Scope of the Inquiry

Matters outside the Inquiry

1.27 While the scope of the problem of family violence is extensive, the brief in this Inquiry is necessarily constrained both by the Terms of Reference and by the role and function of a law reform commission.

1.28 The ALRC acknowledges, as it did in Family Violence—A National Legal Response, that the Inquiry concerns only a narrow slice of the vast range of issues raised by the prevalence of family violence—when victims of such violence encounter the legal system in its various manifestations.

1.29 In Family Violence—A National Legal Response, the ALRC noted widespread concern about the link between alcohol and family violence, and recognised that any serious attempt to develop preventative measures in the area of family violence must tackle the problem of alcohol abuse in Australian society. This issue is, however, beyond the scope of the Terms of Reference for that inquiry and the current one.

1.30 The limits of law, both in terms of services but also in terms of its application, was expressed succinctly in a remark by Penny Taylor, a solicitor with the Top End Women’s Legal Service, that ‘you can have the perfect law, but …’;[39] and the Commissioner for Victims’ Rights, South Australia, stated that:

Law alone is not a satisfactory response to family violence. The law must be augmented by consistent, comprehensive and co-operative agencies, organisations and individuals. Existing law and range of approaches to family violence serve as a baseline from which people concerned about that violence and its effects can reach out to establish better laws and approaches reflecting victims’ needs and respecting their fundamental rights.[40]

1.31 The ALRC notes that the National Plan identifies many other strategies in areas beyond legal frameworks to achieve outcomes such as relationships that are respectful, and services that meet the needs of women and children.[41]

Raising systemic issues

1.32 This Inquiry raised some broad, systemic problems that require solutions beyond those that can be described as improvements to protect the safety of those experiencing family violence. For example, concerns about the calculation of child support payments may be described as relating to a systemic issue. If recommendations were to go to the child support system as a whole, this may be seen to go beyond the brief as defined by the Terms of Reference. In such cases, where concerns of a systemic kind have been expressed to the ALRC, they are noted in the relevant context, although no recommendations are developed in response. A treatment of this kind at least provides a public forum through which to note concerns in the context of a more specific inquiry, as constrained by the Terms of Reference.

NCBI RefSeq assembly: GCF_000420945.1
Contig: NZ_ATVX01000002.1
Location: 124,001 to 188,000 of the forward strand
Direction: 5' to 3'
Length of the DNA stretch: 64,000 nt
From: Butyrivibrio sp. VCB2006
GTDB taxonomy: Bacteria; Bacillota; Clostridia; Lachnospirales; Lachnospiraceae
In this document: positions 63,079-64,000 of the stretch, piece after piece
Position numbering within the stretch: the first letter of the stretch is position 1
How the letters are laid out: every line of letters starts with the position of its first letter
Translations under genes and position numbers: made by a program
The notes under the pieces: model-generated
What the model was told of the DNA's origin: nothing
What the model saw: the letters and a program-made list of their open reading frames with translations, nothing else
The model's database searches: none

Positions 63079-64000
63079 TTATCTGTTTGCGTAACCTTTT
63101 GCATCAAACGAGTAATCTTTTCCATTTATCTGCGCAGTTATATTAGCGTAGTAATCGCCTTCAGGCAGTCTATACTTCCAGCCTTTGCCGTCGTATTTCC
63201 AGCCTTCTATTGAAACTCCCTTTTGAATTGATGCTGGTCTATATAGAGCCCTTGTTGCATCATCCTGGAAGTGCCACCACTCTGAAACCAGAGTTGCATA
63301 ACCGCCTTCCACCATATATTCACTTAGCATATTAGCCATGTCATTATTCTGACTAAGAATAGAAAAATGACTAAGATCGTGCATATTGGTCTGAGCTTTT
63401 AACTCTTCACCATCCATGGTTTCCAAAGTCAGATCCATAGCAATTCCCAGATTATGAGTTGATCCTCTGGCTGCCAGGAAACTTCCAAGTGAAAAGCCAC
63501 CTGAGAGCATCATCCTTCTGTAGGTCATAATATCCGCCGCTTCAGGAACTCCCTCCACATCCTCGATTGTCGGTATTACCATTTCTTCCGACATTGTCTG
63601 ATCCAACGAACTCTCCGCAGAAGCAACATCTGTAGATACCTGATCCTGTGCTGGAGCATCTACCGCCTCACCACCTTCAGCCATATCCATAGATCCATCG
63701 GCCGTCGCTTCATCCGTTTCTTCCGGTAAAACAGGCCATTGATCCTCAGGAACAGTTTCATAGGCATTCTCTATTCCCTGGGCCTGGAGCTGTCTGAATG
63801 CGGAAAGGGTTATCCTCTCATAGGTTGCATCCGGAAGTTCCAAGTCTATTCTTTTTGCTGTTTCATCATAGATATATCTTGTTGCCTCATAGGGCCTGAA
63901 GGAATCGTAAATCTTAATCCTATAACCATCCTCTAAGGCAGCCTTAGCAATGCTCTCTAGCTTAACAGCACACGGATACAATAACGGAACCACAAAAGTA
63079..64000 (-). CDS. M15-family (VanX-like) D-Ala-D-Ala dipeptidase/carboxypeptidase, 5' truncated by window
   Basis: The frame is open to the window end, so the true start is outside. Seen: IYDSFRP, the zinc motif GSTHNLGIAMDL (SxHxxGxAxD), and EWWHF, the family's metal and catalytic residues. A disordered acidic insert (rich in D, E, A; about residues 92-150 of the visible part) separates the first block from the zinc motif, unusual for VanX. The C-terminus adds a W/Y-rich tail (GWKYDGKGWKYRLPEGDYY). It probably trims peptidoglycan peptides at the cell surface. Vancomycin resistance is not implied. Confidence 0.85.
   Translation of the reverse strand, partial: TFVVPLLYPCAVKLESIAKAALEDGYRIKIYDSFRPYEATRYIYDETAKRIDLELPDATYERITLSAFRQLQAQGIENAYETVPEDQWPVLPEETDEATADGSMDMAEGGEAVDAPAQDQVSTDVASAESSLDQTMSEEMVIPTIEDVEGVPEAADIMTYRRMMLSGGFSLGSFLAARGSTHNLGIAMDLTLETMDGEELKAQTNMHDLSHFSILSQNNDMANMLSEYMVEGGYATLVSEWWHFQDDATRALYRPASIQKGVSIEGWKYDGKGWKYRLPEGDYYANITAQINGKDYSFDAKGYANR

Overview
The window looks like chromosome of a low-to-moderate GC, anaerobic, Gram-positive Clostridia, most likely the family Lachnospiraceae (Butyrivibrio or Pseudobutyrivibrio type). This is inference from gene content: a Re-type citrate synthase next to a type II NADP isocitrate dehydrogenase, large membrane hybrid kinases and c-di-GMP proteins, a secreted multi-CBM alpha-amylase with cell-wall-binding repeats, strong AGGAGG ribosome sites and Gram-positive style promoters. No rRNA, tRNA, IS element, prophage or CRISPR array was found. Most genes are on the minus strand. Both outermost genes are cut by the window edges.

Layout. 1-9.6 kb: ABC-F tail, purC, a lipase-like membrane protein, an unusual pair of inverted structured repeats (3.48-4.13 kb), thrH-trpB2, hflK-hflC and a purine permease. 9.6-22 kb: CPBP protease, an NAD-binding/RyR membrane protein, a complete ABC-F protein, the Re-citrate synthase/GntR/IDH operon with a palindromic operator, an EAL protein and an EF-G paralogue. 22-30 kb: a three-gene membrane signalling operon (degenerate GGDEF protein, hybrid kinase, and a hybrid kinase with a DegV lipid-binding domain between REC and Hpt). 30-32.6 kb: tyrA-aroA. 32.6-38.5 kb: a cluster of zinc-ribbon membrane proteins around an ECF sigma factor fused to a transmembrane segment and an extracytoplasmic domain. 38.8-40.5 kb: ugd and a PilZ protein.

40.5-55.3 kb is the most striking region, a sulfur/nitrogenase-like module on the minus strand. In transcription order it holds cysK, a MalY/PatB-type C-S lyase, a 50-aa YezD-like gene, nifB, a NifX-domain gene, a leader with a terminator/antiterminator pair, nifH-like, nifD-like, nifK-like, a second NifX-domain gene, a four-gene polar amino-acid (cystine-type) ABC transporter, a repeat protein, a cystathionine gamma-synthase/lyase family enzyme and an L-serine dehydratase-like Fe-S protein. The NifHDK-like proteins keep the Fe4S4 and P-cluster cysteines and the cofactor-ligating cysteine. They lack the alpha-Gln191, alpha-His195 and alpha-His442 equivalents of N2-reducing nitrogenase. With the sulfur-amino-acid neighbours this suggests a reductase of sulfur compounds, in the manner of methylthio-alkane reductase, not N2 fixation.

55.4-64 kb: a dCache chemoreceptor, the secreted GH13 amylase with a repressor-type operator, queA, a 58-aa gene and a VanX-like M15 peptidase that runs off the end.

1.33 On occasion, however, the ALRC has identified particular areas of law of which stakeholders have urged review. Here the approach has been one of suggesting that ‘consideration be given’ to repeal or review of those areas, rather than making a specific recommendation that such action be taken—given the specific limits of the Terms of Reference.

[39] Australian Law Reform Commission and New South Wales Law Reform Commission, Family Violence—A National Legal Response, ALRC Report 114; NSWLRC Report 128 (2010), [1.67].

[40] Ibid, [1.67].

[41] FaHCSIA, National Plan to Reduce Violence Against Women and Their Children—Including the First Three-year Action Plan (2011); Australian Government, The National Plan to Reduce Violence against Women: Immediate Government Actions (2009); National Council to Reduce Violence against Women and their Children, Time for Action: The National Council’s Plan for Australia to Reduce Violence Against Women and their Children, 2009–2021 (2009), Outcomes 2, 3.